In general the contributions made by law enforcing agencies in this work will vary from those of the school. No hard and fast rules can be laid down, but in most cases both these agencies, especially the latter as it is there that the child spends the greater part of his early life, detect the symptoms of delinquency long before the parents do. This is no reflection on the parents, for it is only natural that they see only the good in their child, while the policeman and the teacher, in the interest of taking preventive steps if necessary, are constantly on the watch for the opposite.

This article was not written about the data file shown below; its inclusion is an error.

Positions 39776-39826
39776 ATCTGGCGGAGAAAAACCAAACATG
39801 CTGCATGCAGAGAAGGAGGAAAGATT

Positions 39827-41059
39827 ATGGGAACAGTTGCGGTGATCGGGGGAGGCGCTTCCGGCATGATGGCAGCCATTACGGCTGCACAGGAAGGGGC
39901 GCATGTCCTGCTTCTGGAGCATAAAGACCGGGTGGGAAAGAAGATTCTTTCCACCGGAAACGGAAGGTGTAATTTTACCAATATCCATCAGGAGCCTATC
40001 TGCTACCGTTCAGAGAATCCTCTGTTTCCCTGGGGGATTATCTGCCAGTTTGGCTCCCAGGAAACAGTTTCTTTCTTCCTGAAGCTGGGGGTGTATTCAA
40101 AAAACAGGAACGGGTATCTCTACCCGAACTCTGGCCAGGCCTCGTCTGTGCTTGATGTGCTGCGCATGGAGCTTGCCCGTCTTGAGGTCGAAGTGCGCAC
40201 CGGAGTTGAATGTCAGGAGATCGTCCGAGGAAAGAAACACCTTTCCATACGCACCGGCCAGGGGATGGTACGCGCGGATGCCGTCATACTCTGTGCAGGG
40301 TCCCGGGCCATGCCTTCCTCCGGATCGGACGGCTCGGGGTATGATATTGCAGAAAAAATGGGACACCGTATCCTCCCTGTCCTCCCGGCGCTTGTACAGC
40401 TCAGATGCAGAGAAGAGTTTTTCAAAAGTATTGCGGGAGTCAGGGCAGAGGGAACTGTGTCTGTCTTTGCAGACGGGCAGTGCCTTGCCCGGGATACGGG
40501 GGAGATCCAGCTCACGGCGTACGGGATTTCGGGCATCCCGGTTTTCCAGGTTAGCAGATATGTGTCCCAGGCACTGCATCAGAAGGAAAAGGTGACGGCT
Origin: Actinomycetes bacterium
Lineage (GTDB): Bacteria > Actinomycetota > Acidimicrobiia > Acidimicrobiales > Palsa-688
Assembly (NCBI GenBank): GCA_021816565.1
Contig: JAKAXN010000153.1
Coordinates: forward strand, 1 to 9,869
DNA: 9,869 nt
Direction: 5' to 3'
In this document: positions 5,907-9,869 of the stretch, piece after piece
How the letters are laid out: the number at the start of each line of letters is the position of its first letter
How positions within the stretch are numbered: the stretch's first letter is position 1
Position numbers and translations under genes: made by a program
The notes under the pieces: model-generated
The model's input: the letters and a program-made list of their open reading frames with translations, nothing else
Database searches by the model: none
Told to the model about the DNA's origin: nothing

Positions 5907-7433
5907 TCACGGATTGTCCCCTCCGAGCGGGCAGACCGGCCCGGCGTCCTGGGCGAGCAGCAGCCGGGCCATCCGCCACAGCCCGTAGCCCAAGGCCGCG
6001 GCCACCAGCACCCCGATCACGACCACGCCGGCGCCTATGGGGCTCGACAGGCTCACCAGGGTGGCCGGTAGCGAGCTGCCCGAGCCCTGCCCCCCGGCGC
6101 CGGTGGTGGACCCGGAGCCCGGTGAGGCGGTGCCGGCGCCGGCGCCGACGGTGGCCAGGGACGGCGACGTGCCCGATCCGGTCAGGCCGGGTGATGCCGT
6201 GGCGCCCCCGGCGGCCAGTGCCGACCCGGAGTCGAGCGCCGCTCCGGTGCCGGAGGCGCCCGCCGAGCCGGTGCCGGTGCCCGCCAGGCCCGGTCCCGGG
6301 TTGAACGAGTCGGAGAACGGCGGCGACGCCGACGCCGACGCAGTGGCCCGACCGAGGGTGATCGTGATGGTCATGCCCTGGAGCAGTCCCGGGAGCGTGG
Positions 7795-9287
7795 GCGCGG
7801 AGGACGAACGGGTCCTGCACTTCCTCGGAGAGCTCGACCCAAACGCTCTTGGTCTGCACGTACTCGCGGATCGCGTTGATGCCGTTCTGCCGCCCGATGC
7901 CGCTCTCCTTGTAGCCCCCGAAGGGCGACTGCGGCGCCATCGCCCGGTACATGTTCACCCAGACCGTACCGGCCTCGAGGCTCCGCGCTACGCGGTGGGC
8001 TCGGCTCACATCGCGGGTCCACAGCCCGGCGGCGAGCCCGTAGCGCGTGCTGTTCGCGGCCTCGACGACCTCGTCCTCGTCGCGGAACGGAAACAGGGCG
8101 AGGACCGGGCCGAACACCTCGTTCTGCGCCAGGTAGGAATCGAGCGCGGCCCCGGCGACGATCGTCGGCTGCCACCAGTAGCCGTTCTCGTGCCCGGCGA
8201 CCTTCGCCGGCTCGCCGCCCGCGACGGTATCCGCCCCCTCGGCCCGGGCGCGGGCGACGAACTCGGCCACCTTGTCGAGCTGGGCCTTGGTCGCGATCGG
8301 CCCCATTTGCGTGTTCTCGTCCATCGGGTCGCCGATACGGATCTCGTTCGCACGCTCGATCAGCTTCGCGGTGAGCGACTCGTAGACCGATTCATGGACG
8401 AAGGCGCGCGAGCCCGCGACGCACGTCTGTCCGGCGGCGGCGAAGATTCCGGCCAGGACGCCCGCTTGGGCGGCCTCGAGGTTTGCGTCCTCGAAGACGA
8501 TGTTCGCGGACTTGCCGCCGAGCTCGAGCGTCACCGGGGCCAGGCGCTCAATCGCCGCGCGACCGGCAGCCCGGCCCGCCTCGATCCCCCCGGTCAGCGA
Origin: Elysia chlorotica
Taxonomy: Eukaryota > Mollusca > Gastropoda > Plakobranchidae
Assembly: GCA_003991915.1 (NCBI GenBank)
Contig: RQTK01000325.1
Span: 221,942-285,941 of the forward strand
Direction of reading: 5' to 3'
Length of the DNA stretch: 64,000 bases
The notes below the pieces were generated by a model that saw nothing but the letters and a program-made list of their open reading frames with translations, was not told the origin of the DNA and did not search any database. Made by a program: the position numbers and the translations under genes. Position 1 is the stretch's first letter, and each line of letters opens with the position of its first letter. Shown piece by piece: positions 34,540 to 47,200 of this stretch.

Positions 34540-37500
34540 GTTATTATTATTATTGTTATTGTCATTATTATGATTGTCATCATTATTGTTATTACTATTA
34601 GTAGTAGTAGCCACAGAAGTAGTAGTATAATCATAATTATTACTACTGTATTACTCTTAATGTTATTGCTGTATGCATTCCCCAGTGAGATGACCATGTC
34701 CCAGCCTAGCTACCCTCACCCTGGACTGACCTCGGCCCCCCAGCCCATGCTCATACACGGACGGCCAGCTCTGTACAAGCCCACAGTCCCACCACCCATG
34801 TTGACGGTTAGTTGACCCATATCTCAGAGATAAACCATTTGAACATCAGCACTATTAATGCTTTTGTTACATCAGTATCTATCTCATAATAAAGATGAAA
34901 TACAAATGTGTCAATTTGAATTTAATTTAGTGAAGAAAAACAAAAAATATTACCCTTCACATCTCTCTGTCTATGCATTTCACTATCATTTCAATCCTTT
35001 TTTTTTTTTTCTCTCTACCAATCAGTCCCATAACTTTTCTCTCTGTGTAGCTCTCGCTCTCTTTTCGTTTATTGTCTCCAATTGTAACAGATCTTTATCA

It seems to me that the day is not far off when Canadian police departments and forces will require a special branch to deal solely with delinquents. In fact such branches are now operating in the United States in conjunction with the various agencies already in the field. The operators are specially trained, wear plain clothes and use unmarked cars. While carrying out their duties, which consist of assisting the agencies, supervising certain groups, obtaining employment for idle hands and so on, every endeavour is made to keep from the public eye the boy or girl who has done wrong.